A closed and dogmatic trend
But the truth is that this search for bridges between psychoanalysis and science does not seem to be something that interests the entire psychoanalytic community. Journalist and neuroscientist Casey Schwartz, who in his book In the Mind Fields: Exploring the New Science of Neuropsychoanalysis (Pantheon, 2015) reviewed the attempts to combine neuroscience and psychoanalysis, explains to OpenMind: “When I was reporting my book, many analysts I met were hugely enthusiastic and excited about neuroscience, others cautiously curious, others disinterested.” According to Paris, many traditional psychoanalysts “do not want to dilute Freud’s wine with neuroscientific water.”
In fact, one of the main criticisms of psychoanalysis has been, according to some authors, the closed and excessively dogmatic nature of this trend, which from the beginning provoked clashes between Freud and some of his closest collaborators, such as Otto Rank or Eugen Bleuler; the latter compared the movement to a religious community. “The slander of critics and rivals, a bad habit that was liberally indulged by Freud himself, becomes, necessarily, the routine substitute for empirical dialogue,” says Crews.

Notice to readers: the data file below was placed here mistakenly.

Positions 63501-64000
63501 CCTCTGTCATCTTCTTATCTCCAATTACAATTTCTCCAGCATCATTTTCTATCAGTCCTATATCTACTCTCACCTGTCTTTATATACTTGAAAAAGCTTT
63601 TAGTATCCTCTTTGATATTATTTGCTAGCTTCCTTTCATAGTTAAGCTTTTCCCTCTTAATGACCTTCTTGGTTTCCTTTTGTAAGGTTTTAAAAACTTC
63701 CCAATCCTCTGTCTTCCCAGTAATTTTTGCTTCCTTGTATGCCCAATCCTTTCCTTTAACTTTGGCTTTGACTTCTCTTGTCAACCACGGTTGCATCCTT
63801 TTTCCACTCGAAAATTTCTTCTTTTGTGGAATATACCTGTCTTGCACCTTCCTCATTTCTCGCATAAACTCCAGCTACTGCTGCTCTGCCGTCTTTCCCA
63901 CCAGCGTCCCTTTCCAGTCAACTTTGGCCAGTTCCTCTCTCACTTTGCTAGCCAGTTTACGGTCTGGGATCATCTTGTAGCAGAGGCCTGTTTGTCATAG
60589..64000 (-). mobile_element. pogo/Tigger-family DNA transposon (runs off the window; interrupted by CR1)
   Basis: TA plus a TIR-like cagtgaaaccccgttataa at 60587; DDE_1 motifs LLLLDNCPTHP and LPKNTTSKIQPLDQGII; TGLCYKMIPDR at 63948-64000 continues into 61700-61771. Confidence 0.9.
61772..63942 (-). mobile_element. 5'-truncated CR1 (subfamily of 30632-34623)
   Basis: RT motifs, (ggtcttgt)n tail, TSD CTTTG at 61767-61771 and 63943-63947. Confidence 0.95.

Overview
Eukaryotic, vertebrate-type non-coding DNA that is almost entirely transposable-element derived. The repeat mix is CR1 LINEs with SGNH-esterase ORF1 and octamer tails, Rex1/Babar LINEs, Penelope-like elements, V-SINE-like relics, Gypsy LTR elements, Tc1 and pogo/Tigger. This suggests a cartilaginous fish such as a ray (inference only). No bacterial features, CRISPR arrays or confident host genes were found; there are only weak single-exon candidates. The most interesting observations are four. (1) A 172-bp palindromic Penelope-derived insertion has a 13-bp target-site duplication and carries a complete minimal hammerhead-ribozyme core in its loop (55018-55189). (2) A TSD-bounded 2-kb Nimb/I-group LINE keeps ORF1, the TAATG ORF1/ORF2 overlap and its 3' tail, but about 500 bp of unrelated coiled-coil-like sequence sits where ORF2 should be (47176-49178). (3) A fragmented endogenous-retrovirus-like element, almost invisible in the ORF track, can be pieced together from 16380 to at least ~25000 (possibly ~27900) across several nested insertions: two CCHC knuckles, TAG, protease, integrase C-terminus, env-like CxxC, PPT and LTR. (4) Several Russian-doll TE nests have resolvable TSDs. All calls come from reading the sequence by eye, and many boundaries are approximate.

As part of this flight from the scientific field, psychoanalysis has sought refuge in the humanities, a field in which it is not obliged to respond to empirical demands. As psychoanalyst Siegfried Zepf from the University of Saarland (Germany) points out to OpenMind, “psychoanalysis is not a natural science, but a hermeneutic science.” In other words, it interprets phenomena, but does not test hypotheses empirically.
However, many experts believe that this departure from science is not acceptable for a discipline that today aspires to compete with scientifically validated treatments such as cognitive-behavioral therapy, which according to Paris is currently the most influential psychotherapy, and which inherits from psychoanalysis its format dialogue, but dispenses with Freudian theories. In the world of the twenty-first century, concludes Paris, psychoanalysis “may only survive if it is prepared to dismantle its structure as a separate discipline and rejoin academia and clinical science.”